Part 2 of ‘Peekskill Riots’ Film at Field Library June 8

The Peekskill Ku Klux Klan on the march in the 1940s.

Episode 2 also can be viewed at as of May 24, 2024

The second episode of filmmaker Jon Scott Bennett‘s five-part docu-series The Peekskill Riots will be shown at 2 pm on June 8 at The Field Library.

The Peekskill Riots were not an isolated case of violence in the Hudson Valley. They are part of a long history of racism and anti-semitism in the Peekskill area. The influence of the Ku Klux Klan on Peekskill in the early 20th century shaped the region for decades, striking terror in the hearts of African Americans, Catholics, and Jewish people.

At its peak, their rallies in the heart of Peekskill had an attendance reaching 25,000. Although the KKK eventually faded away, the culture of hatred that had permitted its growth was still very much alive beneath the surface.

Schoolchildren at the Mohegan Colony, one of several progressive colonies in the region in the mid-20th Century.

Yet Peekskill was also home to a progressive movement of summer colonies, scattered throughout the region. Made up predominantly of working-class Jewish families and influenced by a diverse assortment of leftist ideologies, their goals were to create small-scale, utopian communities in the countryside of the Hudson Valley. Their presence was considered a threat to the conservative culture of Peekskill.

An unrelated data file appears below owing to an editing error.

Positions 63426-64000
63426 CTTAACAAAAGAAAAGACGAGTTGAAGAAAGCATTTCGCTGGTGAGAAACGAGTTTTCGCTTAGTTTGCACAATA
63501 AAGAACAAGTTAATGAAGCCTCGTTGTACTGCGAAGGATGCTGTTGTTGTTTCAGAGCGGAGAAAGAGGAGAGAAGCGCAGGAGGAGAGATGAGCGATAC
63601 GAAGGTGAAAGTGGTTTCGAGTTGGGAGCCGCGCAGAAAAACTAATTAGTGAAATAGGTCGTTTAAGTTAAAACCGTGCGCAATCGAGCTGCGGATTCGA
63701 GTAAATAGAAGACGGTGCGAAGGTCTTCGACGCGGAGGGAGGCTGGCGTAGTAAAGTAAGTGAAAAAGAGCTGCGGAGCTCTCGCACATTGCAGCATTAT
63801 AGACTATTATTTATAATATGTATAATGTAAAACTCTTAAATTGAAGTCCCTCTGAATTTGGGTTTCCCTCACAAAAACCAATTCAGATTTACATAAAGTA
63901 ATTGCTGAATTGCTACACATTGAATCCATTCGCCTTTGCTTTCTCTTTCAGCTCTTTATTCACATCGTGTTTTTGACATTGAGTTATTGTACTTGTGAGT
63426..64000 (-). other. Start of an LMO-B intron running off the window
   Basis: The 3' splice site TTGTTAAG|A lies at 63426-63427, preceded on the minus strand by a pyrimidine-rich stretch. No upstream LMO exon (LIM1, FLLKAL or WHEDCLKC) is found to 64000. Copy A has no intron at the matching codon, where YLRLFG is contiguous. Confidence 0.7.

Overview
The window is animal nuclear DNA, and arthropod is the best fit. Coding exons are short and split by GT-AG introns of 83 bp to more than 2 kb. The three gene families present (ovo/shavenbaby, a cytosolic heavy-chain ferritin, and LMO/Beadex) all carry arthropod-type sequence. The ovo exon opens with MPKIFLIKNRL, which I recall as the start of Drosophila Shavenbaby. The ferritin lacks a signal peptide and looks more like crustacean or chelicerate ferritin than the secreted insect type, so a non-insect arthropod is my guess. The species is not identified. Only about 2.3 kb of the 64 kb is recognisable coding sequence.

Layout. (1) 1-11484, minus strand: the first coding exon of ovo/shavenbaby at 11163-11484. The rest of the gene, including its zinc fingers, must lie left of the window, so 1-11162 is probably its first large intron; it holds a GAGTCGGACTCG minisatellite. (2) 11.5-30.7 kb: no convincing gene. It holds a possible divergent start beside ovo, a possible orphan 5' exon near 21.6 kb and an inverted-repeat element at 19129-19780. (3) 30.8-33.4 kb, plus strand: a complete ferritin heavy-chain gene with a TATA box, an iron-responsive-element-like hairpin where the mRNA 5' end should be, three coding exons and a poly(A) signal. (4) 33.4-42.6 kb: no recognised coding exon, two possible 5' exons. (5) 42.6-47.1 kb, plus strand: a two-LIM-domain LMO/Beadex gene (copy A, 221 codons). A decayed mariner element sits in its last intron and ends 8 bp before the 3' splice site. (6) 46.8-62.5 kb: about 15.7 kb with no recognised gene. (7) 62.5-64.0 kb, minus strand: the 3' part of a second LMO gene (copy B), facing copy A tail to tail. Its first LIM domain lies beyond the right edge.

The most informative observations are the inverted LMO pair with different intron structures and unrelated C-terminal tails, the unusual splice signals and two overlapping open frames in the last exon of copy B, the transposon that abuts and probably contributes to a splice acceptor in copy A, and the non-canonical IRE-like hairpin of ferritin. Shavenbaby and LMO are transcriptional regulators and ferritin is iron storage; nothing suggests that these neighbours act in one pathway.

The tensions would only worsen as the political climate in America turned against progressive ideologies and their adherents, such as Paul Robeson. To understand Peekskill during the Riots, we must first understand the forgotten past of the “Friendly Town” by the River.

The Peekskill Riots explores the events leading up to the 1949 riots, the people involved, the riots themselves, and the aftermath in a five-episode docu-series. Episode Two, to be released in May, contextualizes the culture of the Hudson Valley to understand how it was an environment ripe for violence.

Documentarian Jon Scott Bennett has gained recognition for his previous films focusing on local history, including The Pound Ridge Massacre and The Leatherman. Bennett, who has a Bachelor of Arts in history, shares his passion for research and storytelling through documentary film.


  1. As a former resident of Briarcliff, Ossining and Verplanck, I am always interested in hearing about the lower Hudson River communities that I loved so well.
    I had heard about the Peekskill Riots, but never any specifics, nor the numbers of people involved in these. How frightening it must have been.
    How can I view Episode 1?
    thank you
    Shirley Dahlgren
    (presently residing in Poughkeepsie)

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